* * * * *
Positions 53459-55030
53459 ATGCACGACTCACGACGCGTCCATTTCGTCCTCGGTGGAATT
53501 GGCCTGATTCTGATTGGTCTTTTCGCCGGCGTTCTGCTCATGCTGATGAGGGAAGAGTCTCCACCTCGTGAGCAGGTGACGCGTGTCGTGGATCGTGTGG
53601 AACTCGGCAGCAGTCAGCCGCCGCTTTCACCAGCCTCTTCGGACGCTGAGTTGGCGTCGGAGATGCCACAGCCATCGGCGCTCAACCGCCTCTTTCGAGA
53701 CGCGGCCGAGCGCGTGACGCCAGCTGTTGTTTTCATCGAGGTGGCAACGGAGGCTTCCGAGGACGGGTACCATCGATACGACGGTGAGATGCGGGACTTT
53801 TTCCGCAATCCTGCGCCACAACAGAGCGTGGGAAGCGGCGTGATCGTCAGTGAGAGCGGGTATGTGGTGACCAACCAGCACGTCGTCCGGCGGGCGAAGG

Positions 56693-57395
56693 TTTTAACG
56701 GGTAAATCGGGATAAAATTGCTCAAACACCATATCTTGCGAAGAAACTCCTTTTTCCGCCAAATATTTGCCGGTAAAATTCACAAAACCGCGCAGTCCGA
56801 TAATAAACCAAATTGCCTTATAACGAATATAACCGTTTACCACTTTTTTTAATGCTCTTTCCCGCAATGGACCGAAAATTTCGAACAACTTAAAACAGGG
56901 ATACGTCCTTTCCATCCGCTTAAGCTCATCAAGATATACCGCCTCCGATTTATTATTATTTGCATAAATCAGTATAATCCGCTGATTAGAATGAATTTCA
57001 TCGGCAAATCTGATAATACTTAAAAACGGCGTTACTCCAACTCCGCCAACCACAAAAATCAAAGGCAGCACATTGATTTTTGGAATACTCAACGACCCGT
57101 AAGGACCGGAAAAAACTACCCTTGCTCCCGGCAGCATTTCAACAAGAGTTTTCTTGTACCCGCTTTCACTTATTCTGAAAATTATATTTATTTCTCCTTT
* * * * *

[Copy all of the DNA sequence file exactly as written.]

Positions 53459-55030
53459 ATGCACGACTCACGACGCGTCCATTTCGTCCTCGGTGGAATT
53501 GGCCTGATTCTGATTGGTCTTTTCGCCGGCGTTCTGCTCATGCTGATGAGGGAAGAGTCTCCACCTCGTGAGCAGGTGACGCGTGTCGTGGATCGTGTGG
53601 AACTCGGCAGCAGTCAGCCGCCGCTTTCACCAGCCTCTTCGGACGCTGAGTTGGCGTCGGAGATGCCACAGCCATCGGCGCTCAACCGCCTCTTTCGAGA
53701 CGCGGCCGAGCGCGTGACGCCAGCTGTTGTTTTCATCGAGGTGGCAACGGAGGCTTCCGAGGACGGGTACCATCGATACGACGGTGAGATGCGGGACTTT
53801 TTCCGCAATCCTGCGCCACAACAGAGCGTGGGAAGCGGCGTGATCGTCAGTGAGAGCGGGTATGTGGTGACCAACCAGCACGTCGTCCGGCGGGCGAAGG

Positions 56693-57395
56693 TTTTAACG
56701 GGTAAATCGGGATAAAATTGCTCAAACACCATATCTTGCGAAGAAACTCCTTTTTCCGCCAAATATTTGCCGGTAAAATTCACAAAACCGCGCAGTCCGA
56801 TAATAAACCAAATTGCCTTATAACGAATATAACCGTTTACCACTTTTTTTAATGCTCTTTCCCGCAATGGACCGAAAATTTCGAACAACTTAAAACAGGG
56901 ATACGTCCTTTCCATCCGCTTAAGCTCATCAAGATATACCGCCTCCGATTTATTATTATTTGCATAAATCAGTATAATCCGCTGATTAGAATGAATTTCA
57001 TCGGCAAATCTGATAATACTTAAAAACGGCGTTACTCCAACTCCGCCAACCACAAAAATCAAAGGCAGCACATTGATTTTTGGAATACTCAACGACCCGT
57101 AAGGACCGGAAAAAACTACCCTTGCTCCCGGCAGCATTTCAACAAGAGTTTTCTTGTACCCGCTTTCACTTATTCTGAAAATTATATTTATTTCTCCTTT